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COPYRIGHT, 1901,

BY THE MACMILLAN COMPANY.

Norwood Press
J. 8. Cushing & Co. - Berwick & Smith

Norwood Maso. U.S.A.

Quum iustitia et dilectio quae erat erga Deum cessisset in oblivionem et exstincta esset in Aegypto, necessario Deus, propter multam suam erga homines benevolentiam, semetipsum ostendebat per vocem, et eduxit de Aegypto populum in virtute, uti rursus fieret homo discipulus et sectator Dei.

IREN. IV. 16. 3.

91157

PREFACE.

HE present “Short History” is an attempt to furnish

teachers or students of the Old Testament with a sketch of the actual course of Hebrew history, somewhat more consistent with the present state of our knowledge than the textbooks now in use. The book presupposes, and is intended to encourage, a careful and intelligent study of the text of the Bible. With a brief outline of the history in his hands, a thoughtful student is probably best left to himself. In regard to many points of detail, he must freely use his own judgment, and the broad lessons, moral and religious, of the history, may be trusted to impress themselves on his mind without the aid of a manual.

I have not thought it desirable to distract the reader's attention either by minute discussion of critical problems, or by special reference to points of Old Testament theology. For practical purposes, the study of Hebrew religion may be well kept distinct from that of Hebrew history. With regard to questions of historical criticism, there is one period of obvious difficulty, namely, that which is covered by Chapters II. and III. It has seemed best, in dealing with the patriarchal and nomadic stages in Israel's history, to follow the plan of Kittel, so far as to give an outline of the Hebrew tradition, with a few introductory remarks, touching upon the peculiar nature of the narrative, and a brief concluding summary of what may be called its historical substance. In spite of the industry and research which well-known writers have devoted to this period, the results of archaeology cannot be fairly said to have corroborated the actual incidents recorded in Genesis and Exodus; and it is hard to say which is the greater mistake :-- to maintain, in face of the analogy presented by the early history of other nations, that the vivid narratives of the Pentateuch are literally, and in all their details, true to fact; or to assert that if they are not in the strict sense historical, they are therefore destitute of moral and spiritual value.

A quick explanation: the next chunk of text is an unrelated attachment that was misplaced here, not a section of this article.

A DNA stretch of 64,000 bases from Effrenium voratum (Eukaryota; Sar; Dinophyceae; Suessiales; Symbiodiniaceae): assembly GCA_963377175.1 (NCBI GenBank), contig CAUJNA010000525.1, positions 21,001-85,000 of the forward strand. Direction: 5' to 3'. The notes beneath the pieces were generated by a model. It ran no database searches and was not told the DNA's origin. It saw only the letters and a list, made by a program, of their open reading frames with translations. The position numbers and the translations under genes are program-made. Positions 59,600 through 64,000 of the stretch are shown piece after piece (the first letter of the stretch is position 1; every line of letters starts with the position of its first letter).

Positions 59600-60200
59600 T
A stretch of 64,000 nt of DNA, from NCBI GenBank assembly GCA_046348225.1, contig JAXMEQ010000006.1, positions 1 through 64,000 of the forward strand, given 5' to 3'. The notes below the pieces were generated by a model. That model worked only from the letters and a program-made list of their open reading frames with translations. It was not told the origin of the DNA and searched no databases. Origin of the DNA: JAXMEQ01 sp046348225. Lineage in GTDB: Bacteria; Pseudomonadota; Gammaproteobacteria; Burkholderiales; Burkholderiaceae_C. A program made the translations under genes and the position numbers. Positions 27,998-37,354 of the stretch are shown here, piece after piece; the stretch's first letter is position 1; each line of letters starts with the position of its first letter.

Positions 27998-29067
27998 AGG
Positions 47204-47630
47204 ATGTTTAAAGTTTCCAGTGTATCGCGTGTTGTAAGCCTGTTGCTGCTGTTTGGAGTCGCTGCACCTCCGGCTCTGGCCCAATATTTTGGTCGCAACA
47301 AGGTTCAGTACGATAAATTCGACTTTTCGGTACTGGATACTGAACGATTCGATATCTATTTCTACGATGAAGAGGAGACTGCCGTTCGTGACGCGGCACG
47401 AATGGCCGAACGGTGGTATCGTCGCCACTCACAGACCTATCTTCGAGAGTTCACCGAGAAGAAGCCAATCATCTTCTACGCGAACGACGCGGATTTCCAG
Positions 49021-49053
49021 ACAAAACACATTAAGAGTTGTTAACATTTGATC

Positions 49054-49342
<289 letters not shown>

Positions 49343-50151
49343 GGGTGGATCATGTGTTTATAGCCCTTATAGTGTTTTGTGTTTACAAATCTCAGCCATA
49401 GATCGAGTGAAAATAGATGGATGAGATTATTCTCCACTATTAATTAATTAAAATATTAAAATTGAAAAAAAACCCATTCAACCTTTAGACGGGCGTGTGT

1 In his History of the Hebrews.

New discoveries may yet throw light on the substance of these narratives; but in the mean time, it seems our wisest plan to accept the ancient tradition for what it is worth, and not to devote disproportionate space to elaborate speculation as to the precise course of primitive Hebrew history, or to minute descriptions of the atmosphere and circumstances in which the patriarchs may be supposed to have lived. Whatever archaeology may still have to teach us, it is well to recognize the fact that the patriarchal period is described to us in narratives which were compiled in their present form about a thousand years later than the events they describe, and of which therefore, as Prof. G. A. Smith truly observes, “it is simply impossible for us at this time of day to establish the accuracy." 1

I have generally employed the divine name JEHOVAH in preference to JAHVEH or YAHWE, as that form occurs in the Revised Version (Isa. xii. 2), from which all biblical quotations are taken. A list of books is given which includes those most accessible to ordinary readers.

R. L. O. April, 1901.

1 The Preaching of the Old Testament to the Age, p. 37. See the same writer's weighty discussion of this topic in Modern Criticism and the Preaching of the 0. T. (Yale Lectures), Lect. III. Prof. G. A. Smith fairly sums up the state of the case in the following sentences: “While archaeology has richly illustrated the main outlines of the Book of Genesis from Abraham to Joseph, it has not one whit of proof to offer for the personal existence or characters of the Patriarchs themselves. .. This is the whole change archaeology has wrought: it has given us a background and an atmosphere for the stories of Genesis; it is unable to recall or to certify their heroes.”

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